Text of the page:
Fine art photographer Lori Vrba at work in her Chapel Hill, North Carolina home. Watch for my film on her, coming soon – and in the meantime, explore her incredible photography: http://www.lorivrba.com/
I was walking alongside Lake Ontario this evening with my youngest daughter as the light slowly dimmed and the lake calmed. The slate surface of the water lying almost inert beneath an indifferent grey sky seemed to form a kind of quiet partnership.
I shot this on the Manhattan Bridge over the East River, two days after the U.S. election of 2016. It captures the city’s mood, I think.
Last year in early July my girlfriend and I took a long weekend in the direction of cottage country. Sitting on the balcony of our resort room, I took a plain-vanilla evening picture of the placid lake in front of us and the far reflection of the opposite shore. And then I did nothing with it – until today, when I re-discovered the picture and subjected it to a great deal of exploratory re-working. The image that resulted is both traditional and also, I think, mysterious and even foreboding – the shoreline muddied by distance and blur and shadow, thin lines of birch trunks peeking out of the gloom like leg bones.
Restful, and yet.
Among other aspects of the urban environment I’m also fascinated by traffic flow, and by the attempts made by cities to smooth, maximize, or minimize it. In this photo, I see the basic problem of complexity meeting rigidity.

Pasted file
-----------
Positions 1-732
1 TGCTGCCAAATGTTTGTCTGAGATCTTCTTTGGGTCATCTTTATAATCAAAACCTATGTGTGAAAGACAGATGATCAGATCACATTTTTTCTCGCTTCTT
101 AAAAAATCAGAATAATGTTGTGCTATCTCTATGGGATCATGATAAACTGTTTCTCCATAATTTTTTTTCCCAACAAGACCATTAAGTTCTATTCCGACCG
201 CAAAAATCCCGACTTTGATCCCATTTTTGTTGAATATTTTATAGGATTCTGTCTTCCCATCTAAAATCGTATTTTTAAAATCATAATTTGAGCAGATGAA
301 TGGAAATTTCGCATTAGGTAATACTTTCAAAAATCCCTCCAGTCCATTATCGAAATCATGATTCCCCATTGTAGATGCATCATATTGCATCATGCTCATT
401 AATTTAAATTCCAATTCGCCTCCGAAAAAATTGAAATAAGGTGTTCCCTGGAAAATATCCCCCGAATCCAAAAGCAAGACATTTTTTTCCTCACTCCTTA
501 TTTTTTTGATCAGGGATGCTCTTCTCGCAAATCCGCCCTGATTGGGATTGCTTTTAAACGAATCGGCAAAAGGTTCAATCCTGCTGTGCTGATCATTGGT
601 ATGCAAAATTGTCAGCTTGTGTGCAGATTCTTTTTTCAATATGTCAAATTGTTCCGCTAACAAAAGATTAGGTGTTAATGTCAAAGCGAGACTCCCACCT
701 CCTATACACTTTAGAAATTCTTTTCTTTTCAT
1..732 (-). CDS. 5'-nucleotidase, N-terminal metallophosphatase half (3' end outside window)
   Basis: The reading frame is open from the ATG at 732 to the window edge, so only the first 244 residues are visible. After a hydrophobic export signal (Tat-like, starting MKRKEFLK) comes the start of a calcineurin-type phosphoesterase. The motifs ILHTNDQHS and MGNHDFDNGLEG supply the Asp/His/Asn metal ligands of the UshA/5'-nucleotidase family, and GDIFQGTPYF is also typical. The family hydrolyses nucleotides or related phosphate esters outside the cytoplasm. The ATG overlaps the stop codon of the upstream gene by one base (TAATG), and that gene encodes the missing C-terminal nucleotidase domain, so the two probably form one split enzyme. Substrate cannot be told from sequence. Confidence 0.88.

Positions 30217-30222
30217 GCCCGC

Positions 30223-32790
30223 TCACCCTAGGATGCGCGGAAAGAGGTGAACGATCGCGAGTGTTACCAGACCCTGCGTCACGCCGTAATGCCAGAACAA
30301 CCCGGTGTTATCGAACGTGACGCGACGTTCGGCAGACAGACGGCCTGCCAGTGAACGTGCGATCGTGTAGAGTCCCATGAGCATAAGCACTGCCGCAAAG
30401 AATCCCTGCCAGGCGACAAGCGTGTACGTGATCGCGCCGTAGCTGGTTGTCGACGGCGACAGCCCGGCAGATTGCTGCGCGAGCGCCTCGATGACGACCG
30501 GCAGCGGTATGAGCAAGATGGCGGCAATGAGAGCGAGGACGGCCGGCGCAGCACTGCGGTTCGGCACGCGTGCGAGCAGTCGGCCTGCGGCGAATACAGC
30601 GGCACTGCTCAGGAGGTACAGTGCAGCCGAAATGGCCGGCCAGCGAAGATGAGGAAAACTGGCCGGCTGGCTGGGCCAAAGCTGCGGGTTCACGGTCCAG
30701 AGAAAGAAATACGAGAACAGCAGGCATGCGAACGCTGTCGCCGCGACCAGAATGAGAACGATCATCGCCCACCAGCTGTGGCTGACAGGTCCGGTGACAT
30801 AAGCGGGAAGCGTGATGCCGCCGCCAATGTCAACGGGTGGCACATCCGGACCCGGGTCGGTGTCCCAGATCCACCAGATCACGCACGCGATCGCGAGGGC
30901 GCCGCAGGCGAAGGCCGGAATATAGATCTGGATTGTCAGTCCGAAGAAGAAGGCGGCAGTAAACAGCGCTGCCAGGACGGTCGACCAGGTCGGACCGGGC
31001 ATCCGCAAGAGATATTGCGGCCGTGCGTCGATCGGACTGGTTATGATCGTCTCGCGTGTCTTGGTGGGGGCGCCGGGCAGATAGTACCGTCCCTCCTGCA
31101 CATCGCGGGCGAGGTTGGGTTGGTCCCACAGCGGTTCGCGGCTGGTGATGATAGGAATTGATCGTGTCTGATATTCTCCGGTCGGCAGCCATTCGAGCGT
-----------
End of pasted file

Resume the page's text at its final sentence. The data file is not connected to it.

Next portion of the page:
It’s August as I post this, so “summer ends” is meant only in the most tongue in cheek way. (Though it’s true.) I shot this over a year and a half ago, and I’ve always enjoyed the starkness of ice meeting cold, dark water – it’s probably the 19th-century romantic in me.
There are a lot of subject categories in photography: portrait, street, landscape, and so on. But there are a lot of photographs – at least a lot of mine – that don’t fall into one category or another. I took the photograph above while waiting for a meeting west of Toronto’s downtown core, after noticing an interesting alley at the back of a nearby parking lot. Is it “street”? There are no people in it. “Architecture”? Well, one can make out a couple of walls, so buildings are involved – but I’m not sure it’s about architecture per se. “Urban”? Maybe – if we treat “urban” as a catch-all for any photograph taken within a city. Not much of a category, that.
So much for categories.
Almost every photographer will admit to getting pleasure from opening up a collection of raw shots they haven’t looked at in months, and discovering new beauty with the benefit of fresh eyes – or, indeed, of eyes that have gained in discernment and acuity as the photographer’s own practice has matured. I love this picture of Maude from last November, found this morning and looking as if I had just shot it yesterday.
This is not, actually, a colonnade. But the simplification makes a better title than the more accurate “half-colonnade”, “demi-colonnade”, or “colonette” – this last being a word I thought I had made up just now, but then, upon Googling it, discovered that it’s a real word that actually describes exactly what this photograph shows. So let that be a lesson for us all.
Oh, and this is a night-time view of, again, my favourite transportation hub, Toronto’s Union Station.
In case you haven’t concluded this already, I’ve got a bit of a thing for concrete. I think it’s because it’s the “skin” of a city, and shows traces of everything the city is exposed to: water, dirt, chemicals, soot, bird droppings. In it’s way, it’s as endearing as a person’s own wrinkles.